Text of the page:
How health plans improve health literacy for diverse populations
October 22nd, 2014 by Alicia Caramenico
During health literacy month. it’s important to remember that cultural or language issues can affect the ability to obtain, understand, and use health information. It’s why the language used is critically important when developing resources for consumers.
For many Hispanic and Latino consumers who never had health coverage before, WellPoint offers education on why insurance is important and the value it brings to them and their family. Its education efforts aim to remove confusion with health insurance-related words, as well as explain the importance of preventive care services, how to read an explanation of benefits, and find a doctor.
To eliminate language barriers, Cigna developed easy-to-understand Spanish programs that inform Hispanics about Medicare and other insurance options. Cigna also developed cultural competency training for its clinical staff so they can better identify and assist customers who are new to health insurance. To help its non-English speaking members, UCare employs interpreters and Customer Service language line reps who speak Hmong, Somali, and Spanish.
Health plans bring easy-to-understand health care information
to diverse cultural groups in many ways. Cigna, for example, partners with Spanish-language TV network Telemundo to address common health issues and disparities in that population. And Humana holds educational initiatives with African American churches, events with some Hispanic Chambers of Commerce, and educational events targeted to multicultural audiences.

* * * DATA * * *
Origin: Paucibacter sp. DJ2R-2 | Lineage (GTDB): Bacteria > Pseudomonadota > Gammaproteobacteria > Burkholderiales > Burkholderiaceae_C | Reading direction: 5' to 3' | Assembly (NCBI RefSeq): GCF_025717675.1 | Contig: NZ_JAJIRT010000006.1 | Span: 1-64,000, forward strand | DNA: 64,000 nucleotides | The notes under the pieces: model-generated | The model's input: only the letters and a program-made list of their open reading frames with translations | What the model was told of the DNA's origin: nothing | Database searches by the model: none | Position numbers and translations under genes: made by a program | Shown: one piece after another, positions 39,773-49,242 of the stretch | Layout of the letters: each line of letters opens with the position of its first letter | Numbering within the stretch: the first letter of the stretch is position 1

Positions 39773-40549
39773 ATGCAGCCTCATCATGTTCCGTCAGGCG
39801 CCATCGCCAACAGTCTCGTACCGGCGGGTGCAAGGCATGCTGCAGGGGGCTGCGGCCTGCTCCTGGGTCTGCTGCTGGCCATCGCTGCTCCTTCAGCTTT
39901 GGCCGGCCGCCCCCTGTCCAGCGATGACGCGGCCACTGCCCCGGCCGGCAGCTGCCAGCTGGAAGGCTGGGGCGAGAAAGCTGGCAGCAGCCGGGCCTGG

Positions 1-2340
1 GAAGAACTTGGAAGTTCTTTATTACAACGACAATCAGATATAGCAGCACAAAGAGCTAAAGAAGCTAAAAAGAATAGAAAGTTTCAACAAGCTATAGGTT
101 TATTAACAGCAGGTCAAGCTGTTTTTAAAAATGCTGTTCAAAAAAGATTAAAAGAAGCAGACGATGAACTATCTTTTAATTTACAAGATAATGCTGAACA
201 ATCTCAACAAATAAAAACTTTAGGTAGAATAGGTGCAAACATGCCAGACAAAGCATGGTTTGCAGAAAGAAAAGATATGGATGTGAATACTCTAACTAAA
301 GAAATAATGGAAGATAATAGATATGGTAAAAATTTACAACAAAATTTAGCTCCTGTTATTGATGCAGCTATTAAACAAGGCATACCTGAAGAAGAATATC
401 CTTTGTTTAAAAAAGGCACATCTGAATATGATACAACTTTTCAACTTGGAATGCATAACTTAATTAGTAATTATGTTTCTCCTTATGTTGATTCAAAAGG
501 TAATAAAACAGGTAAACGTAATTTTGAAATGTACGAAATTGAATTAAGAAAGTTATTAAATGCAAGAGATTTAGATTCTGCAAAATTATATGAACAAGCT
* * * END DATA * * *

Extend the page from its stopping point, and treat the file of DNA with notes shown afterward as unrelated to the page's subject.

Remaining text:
Health plans are even taking health education and outreach programs on the road. Cigna has a bilingual mobile learning lab that features culturally relevant and interactive exhibits on nutrition, stress, exercise, and disease prevention. The lab makes the information understandable by using common everyday words. So far, about 800 people in the Phoenix and Houston areas alone have visited the traveling health care learning center.
With a growing number of non-English speakers entering the U.S. health care system, health plans are designing health literacy efforts around diverse populations to help them use new health care benefits to achieve good health. Follow our health literacy series here .
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